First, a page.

FOG OF THE WAR ON UNIONS. Neo-liberals, neo-cons, con-cons, and con men would have us all believe that unions exist to protect the incompetent and reward them with undeservedly exhorbitant levels of compensation. Even if unions did functionally fulfill such a purpose -- which, in the case of most unionized workers, they do not -- I can nonetheless assure you that opposition to labor unions from the likes of this administration has little to do with such arguments. Brothers Scott and Matthew have weighed in on this topic, but I think it's important enough to warrant a regular flogging. This is not really about compensation or competence; it's about transparency. Knock the unions out of the public sector, and government becomes nearly opaque, all the better for the looting of public coffers by contractors, and promoting all manner of cronyism and nepotism, not to mention retributionism (which is, I admit, a made-up word for whose use my unionized grade-school teachers would have sternly rebuked me). Without union protection, government whistleblowers don't stand a chance, regardless of any paper assurances. I have no reason to believe that's not equally true at the local level in the public schools as it is in the federal government, where I got my labor education.

For four years, I worked for the American Federation of Government Employees (AFGE), the union that just won bargaining rights for the airport screeners of the Transporation Security Administration (TSA), in a bill that the president has threatened to veto. After hearing directly from screeners about the many abuses to which many were subjected -- extreme levels of mandatory overtime, delayed paychecks, bait-and-switch hiring deals, lack of training, lack of such basic equipment as protective gloves (the types and degrees of abuses varied from airport to airport) -- it became clear to me that the Bush administration barred the screeners from representation simply so it could run the TSA -- with your money -- any damn way it pleased, thank you very much. And if that meant a $600 millon cost overrun on its contract with NCS Pearson (now Pearson Government Solutions) -- an overrun that allowed TSA recruiters a working holiday at a luxury resort in Telluride, so be it. But TSA is the agency charged with keeping you and me safe from airborne terrorists, and they have the power to keep you from flying or seeing to it that you are detained by the authorities. Imagine what unchecked power in the hands of an airport's federal security director could mean.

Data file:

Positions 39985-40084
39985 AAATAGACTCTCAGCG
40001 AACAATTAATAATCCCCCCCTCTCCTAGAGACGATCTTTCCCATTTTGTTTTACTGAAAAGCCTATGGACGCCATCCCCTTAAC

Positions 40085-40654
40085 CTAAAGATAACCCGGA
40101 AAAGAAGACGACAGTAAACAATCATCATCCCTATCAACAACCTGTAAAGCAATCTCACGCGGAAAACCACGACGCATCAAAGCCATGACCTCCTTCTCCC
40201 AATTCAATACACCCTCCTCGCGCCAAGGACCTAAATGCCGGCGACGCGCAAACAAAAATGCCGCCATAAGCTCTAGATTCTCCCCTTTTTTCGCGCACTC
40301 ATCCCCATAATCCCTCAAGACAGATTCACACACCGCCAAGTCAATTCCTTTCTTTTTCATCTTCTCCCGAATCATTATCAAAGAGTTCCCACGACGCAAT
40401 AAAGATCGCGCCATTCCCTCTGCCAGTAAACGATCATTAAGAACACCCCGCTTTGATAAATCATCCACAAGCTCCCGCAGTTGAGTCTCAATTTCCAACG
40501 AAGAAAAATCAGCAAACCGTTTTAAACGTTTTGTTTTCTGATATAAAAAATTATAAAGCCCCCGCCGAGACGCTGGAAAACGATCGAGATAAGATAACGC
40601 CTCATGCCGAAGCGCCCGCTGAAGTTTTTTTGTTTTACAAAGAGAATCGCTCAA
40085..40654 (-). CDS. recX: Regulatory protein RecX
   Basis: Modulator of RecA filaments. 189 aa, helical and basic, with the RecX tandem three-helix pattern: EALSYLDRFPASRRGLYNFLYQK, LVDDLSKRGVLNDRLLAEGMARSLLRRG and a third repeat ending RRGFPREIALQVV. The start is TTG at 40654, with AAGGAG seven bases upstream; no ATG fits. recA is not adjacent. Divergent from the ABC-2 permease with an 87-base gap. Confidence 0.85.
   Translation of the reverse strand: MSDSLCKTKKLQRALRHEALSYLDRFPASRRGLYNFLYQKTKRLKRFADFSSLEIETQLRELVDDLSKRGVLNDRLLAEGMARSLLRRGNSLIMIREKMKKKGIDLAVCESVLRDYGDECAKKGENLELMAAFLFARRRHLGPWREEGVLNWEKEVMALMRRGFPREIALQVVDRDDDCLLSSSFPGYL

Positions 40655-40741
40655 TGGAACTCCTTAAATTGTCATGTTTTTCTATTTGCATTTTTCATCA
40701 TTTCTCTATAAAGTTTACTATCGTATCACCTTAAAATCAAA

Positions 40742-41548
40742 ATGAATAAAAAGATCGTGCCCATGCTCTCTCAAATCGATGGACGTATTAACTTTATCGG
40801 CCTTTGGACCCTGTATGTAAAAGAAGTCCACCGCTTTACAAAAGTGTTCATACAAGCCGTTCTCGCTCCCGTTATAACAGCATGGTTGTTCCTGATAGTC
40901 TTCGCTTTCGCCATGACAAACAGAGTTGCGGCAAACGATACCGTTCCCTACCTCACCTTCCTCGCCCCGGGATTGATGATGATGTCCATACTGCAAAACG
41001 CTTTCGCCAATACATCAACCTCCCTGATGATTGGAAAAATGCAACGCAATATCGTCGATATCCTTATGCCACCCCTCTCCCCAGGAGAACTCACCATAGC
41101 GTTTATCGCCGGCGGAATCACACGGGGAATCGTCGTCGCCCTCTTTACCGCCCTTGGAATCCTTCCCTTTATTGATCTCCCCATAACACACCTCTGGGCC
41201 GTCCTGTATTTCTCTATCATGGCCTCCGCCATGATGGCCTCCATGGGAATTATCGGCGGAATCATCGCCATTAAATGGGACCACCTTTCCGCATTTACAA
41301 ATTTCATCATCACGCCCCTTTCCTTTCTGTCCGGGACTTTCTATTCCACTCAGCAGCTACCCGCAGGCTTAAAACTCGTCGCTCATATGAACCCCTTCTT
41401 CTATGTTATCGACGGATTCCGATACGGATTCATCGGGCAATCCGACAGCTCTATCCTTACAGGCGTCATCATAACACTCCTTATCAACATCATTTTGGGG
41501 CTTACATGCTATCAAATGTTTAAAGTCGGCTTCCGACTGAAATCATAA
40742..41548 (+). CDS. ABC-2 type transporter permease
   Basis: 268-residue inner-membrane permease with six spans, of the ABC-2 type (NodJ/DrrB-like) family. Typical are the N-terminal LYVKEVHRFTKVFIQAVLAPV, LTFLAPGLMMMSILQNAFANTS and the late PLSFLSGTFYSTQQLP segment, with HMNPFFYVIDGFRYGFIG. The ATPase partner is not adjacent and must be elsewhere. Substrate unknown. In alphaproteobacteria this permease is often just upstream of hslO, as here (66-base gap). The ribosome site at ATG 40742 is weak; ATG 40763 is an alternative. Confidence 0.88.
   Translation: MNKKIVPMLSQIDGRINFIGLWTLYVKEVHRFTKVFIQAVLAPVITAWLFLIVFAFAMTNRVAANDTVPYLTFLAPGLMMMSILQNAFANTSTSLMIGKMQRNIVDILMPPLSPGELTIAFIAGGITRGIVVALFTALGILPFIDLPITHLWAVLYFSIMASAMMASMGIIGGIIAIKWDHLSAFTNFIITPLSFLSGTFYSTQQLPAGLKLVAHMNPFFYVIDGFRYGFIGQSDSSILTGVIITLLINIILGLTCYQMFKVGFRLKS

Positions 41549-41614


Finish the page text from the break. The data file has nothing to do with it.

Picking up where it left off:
When I learned of the firings of the eight U.S attorneys for which Alberto Gonzales so famously twitches today, I suddenly recalled one of the Bush administration's earliest union-bashing exercises, when the president revoked the union rights of thousands of Justice Department employees who were represented by AFGE and several other unions. And it wasn't just the fact that they yanked those rights; it was the manner in which it was done -- on the very day the U.S. attorneys were to present their case to the Federal Labor Relations Authority. Brian Friel of National Journal did an excellent piece for about the administration's attempt to purge the unions:

At the hearing, lawyers at the U.S. Attorney's Office in South Florida had planned to argue that they should be allowed to unionize despite the Justice Department's objections. The lawyers didn't get to make their case because the order, citing national security, banned unions at all U.S. attorneys offices, as well as at the Justice Department's Criminal Division, the U.S. National Central Bureau of Interpol, the National Drug Intelligence Center and the Office of Intelligence Policy and Review. Several hundred U.S. attorneys office and criminal division employees...found themselves without union representation - and with no recourse, since presidential orders barring unions cannot be appealed.

This is all of a piece with that little Patriot Act provision that allows the president to exempt his appointment of replacement attorneys from Senate confirmation. It's damn near perfect.

--Adele M. Stan

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